Secretary of State Hillary Clinton delivers opening address.
With more than 23,000 attendees from around the world gathering in Washington for the 2012 AIDS conference, the United States is represented by a panoply of federal agencies.
Speeches at the opening session were delivered by Secretary of State Hillary Clinton and Health and Human Services Secretary Kathleen Sebelius. Also at the podium was renowned AIDS expert Dr. Anthony Fauci, director of the National Institute of Allergy and Infectious Diseases, as well as Assistant HHS Secretary Howard Koh. The audience heard from Ambassador Eric Goosby, the U.S. Global AIDS coordinator who runs the U.S. President’s Emergency Plan for AIDS Relief (PEPFAR) out of the State Department.
Another speaker was Frances Collins, director of the National Institutes of Health, which is the main U.S. government organizing partner (though many private corporations and nonprofits are also supporters). NIH put on an exhibit featuring print, video, and online materials along with daily "Meet the Experts" sessions showcasing NIH researchers and administrators.
Attendees also heard Dr. Thomas Frieden, director of the Centers for Disease Control, which is staging more than 100 scientific sessions at the conference. Another high-level speaker was Rajiv Shah, administrator of the U.S. Agency for International Development, which is supporting the publication of hundreds of abstracts and participating in posters, oral presentations, workshops, symposia and satellite sessions.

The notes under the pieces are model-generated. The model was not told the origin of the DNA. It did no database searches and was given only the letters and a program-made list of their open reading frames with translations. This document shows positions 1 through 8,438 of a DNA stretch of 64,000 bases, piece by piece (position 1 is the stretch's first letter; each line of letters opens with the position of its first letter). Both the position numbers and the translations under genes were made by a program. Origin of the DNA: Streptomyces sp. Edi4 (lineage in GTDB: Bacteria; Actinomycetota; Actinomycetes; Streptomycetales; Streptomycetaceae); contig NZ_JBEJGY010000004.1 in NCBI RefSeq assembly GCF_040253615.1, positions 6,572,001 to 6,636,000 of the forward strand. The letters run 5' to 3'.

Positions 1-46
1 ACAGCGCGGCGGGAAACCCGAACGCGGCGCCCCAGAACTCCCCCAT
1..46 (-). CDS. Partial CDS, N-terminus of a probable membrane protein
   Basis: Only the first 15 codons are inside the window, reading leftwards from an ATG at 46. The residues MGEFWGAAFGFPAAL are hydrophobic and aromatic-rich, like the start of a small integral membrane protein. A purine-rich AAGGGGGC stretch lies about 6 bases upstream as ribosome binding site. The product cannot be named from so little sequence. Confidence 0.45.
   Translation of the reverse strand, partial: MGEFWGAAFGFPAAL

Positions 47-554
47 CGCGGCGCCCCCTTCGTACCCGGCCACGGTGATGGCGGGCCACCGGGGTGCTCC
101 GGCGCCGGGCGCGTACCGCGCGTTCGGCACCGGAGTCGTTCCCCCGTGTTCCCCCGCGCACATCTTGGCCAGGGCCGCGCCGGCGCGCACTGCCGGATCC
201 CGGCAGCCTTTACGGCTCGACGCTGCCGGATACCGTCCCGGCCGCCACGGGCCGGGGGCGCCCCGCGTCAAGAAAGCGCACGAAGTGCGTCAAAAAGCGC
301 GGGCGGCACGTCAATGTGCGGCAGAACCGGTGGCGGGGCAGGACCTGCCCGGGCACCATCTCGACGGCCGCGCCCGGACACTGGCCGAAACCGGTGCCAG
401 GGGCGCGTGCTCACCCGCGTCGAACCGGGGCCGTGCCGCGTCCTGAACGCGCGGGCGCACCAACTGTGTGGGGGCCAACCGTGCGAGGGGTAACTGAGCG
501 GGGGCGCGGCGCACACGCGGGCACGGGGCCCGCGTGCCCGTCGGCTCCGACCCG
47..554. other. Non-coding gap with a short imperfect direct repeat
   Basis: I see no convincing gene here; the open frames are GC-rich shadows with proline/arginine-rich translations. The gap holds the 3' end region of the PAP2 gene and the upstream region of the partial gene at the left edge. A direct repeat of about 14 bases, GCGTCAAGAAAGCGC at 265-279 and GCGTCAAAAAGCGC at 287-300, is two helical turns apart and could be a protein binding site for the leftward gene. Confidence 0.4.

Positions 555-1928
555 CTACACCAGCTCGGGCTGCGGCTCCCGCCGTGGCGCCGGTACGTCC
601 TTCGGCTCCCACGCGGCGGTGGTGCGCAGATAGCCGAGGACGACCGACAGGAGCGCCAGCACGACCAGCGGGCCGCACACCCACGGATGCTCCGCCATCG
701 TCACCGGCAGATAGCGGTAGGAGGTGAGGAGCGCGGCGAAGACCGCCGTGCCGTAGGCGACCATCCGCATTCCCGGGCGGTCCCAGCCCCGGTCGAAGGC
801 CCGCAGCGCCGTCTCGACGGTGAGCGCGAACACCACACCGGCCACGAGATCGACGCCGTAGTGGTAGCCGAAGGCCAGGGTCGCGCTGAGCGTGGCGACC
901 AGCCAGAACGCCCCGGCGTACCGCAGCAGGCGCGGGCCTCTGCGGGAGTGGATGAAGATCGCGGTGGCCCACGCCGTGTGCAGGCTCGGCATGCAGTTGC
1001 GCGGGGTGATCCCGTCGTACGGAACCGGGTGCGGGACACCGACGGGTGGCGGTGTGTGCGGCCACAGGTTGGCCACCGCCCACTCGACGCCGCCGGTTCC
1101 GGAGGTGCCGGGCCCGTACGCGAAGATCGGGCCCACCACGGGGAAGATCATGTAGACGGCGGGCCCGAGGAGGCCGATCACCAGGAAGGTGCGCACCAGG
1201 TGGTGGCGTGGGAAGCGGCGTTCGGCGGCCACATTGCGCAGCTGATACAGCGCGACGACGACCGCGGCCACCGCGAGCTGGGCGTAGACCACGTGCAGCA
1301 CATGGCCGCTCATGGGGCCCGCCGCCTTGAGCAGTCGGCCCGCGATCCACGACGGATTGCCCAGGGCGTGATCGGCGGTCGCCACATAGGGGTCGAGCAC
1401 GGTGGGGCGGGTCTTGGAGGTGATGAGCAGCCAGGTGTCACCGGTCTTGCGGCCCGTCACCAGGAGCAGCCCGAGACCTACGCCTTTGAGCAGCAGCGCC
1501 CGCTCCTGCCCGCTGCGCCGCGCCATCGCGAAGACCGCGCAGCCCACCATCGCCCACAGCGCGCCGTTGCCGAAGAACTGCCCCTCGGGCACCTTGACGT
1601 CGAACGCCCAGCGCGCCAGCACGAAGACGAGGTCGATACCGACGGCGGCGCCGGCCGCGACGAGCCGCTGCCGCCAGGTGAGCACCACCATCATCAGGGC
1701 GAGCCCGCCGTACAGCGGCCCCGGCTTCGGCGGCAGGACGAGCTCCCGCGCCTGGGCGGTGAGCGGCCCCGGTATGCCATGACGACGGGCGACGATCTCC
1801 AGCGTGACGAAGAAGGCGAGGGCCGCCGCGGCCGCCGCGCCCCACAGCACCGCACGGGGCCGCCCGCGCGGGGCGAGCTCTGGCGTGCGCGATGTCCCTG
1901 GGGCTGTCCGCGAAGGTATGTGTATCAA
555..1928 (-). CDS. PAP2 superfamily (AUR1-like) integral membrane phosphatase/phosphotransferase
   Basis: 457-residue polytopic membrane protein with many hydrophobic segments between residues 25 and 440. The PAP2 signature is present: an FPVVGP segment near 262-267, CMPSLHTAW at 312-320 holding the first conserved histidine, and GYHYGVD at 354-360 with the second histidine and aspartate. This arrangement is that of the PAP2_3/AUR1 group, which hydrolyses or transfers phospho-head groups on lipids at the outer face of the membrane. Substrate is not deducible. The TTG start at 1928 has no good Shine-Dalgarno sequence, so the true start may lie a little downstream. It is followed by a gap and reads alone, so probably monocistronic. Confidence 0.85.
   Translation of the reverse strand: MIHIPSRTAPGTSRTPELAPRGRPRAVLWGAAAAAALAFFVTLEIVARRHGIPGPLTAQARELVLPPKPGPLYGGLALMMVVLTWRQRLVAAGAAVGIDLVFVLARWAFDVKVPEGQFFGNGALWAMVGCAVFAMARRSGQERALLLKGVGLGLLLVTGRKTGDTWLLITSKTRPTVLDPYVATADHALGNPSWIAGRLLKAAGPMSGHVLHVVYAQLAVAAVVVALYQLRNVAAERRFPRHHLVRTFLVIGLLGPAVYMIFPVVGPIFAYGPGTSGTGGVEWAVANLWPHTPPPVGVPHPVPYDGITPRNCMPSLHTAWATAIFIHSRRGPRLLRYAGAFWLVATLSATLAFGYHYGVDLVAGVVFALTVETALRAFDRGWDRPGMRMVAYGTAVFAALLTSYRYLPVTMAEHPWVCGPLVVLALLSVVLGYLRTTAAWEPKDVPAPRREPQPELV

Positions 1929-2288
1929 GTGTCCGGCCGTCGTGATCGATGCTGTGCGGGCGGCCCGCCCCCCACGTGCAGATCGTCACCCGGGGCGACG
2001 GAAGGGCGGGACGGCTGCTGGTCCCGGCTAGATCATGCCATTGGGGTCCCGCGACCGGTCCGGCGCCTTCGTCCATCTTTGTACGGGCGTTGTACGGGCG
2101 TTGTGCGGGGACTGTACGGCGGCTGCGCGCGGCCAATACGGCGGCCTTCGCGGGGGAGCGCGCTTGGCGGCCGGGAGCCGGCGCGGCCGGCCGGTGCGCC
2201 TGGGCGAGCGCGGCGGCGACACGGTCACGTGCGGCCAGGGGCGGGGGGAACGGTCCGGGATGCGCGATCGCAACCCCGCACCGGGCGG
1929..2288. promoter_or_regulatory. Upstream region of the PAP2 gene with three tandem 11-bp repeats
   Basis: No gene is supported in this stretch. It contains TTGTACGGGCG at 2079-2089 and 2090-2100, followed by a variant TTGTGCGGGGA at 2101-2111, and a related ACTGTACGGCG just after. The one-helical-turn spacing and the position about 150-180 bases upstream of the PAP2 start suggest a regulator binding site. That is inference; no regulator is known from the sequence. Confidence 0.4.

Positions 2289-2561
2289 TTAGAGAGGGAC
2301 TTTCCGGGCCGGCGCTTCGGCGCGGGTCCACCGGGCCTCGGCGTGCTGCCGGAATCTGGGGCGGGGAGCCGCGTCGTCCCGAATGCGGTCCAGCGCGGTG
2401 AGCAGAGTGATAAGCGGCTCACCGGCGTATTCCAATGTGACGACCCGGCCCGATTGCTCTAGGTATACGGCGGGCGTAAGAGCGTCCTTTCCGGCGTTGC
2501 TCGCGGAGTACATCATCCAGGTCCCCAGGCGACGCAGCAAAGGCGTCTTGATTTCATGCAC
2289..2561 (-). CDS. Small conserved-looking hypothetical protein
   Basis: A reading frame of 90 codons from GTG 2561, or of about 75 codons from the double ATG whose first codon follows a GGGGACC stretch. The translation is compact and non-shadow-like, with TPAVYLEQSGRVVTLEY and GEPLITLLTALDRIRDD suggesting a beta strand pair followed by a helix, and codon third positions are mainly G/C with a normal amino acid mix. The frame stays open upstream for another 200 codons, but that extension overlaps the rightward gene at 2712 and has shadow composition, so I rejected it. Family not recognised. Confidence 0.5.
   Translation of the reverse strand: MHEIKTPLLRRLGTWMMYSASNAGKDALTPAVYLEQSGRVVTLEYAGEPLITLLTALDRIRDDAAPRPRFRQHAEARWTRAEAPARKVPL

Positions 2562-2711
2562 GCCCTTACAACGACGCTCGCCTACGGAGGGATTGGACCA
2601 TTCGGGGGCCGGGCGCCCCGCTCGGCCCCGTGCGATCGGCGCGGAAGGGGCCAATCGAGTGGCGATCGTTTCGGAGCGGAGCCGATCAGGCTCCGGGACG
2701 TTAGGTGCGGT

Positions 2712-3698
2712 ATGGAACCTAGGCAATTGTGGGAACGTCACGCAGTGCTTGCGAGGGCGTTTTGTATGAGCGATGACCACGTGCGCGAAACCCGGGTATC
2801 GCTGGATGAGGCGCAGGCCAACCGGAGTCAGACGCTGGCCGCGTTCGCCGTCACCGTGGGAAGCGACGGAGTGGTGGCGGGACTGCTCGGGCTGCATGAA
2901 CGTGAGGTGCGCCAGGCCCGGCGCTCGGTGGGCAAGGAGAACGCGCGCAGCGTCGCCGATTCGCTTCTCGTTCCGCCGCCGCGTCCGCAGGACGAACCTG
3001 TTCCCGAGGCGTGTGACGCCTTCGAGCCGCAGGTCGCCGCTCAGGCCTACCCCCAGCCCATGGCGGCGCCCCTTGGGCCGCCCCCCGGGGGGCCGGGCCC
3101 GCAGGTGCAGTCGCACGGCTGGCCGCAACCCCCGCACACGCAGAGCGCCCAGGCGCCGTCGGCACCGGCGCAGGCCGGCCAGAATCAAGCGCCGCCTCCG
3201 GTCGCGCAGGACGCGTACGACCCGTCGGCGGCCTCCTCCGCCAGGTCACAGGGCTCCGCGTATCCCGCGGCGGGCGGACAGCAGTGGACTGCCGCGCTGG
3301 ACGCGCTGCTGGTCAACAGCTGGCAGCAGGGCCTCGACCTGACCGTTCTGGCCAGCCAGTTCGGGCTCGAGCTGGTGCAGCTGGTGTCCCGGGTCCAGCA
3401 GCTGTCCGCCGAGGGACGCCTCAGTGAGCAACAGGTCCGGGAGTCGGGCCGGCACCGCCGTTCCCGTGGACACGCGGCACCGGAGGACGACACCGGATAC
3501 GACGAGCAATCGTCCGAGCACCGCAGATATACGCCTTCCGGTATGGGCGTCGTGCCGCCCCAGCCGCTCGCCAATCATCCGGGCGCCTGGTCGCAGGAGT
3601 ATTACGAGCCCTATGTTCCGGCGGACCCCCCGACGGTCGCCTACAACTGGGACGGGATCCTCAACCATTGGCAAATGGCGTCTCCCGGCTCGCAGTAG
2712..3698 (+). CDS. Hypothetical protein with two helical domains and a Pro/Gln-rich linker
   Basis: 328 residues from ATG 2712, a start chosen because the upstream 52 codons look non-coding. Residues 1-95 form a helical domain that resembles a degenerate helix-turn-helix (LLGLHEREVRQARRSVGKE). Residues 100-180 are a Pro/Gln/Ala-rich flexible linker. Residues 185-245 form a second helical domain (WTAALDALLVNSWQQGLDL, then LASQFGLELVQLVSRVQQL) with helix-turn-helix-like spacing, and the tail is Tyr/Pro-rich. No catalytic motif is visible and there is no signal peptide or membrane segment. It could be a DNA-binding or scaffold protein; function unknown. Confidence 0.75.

The White House Office of AIDS Policy marked the event by posting videos from Obama administration officials whose lives have been affected by AIDS. Featured personalities include Grant Colfax, director of the Office of National AIDS Policy; John Berry, director of the Office of Personnel Management; Valerie Jarrett, senior adviser to the president; Brad Kiley, director of the Office of Management and Administration; Cecilia Muñoz, director of the White House Domestic Policy Council; Gayle Smith, special assistant to the president and senior director for development and democracy for the national security staff; and Tina Tchen, chief of staff to the first lady.
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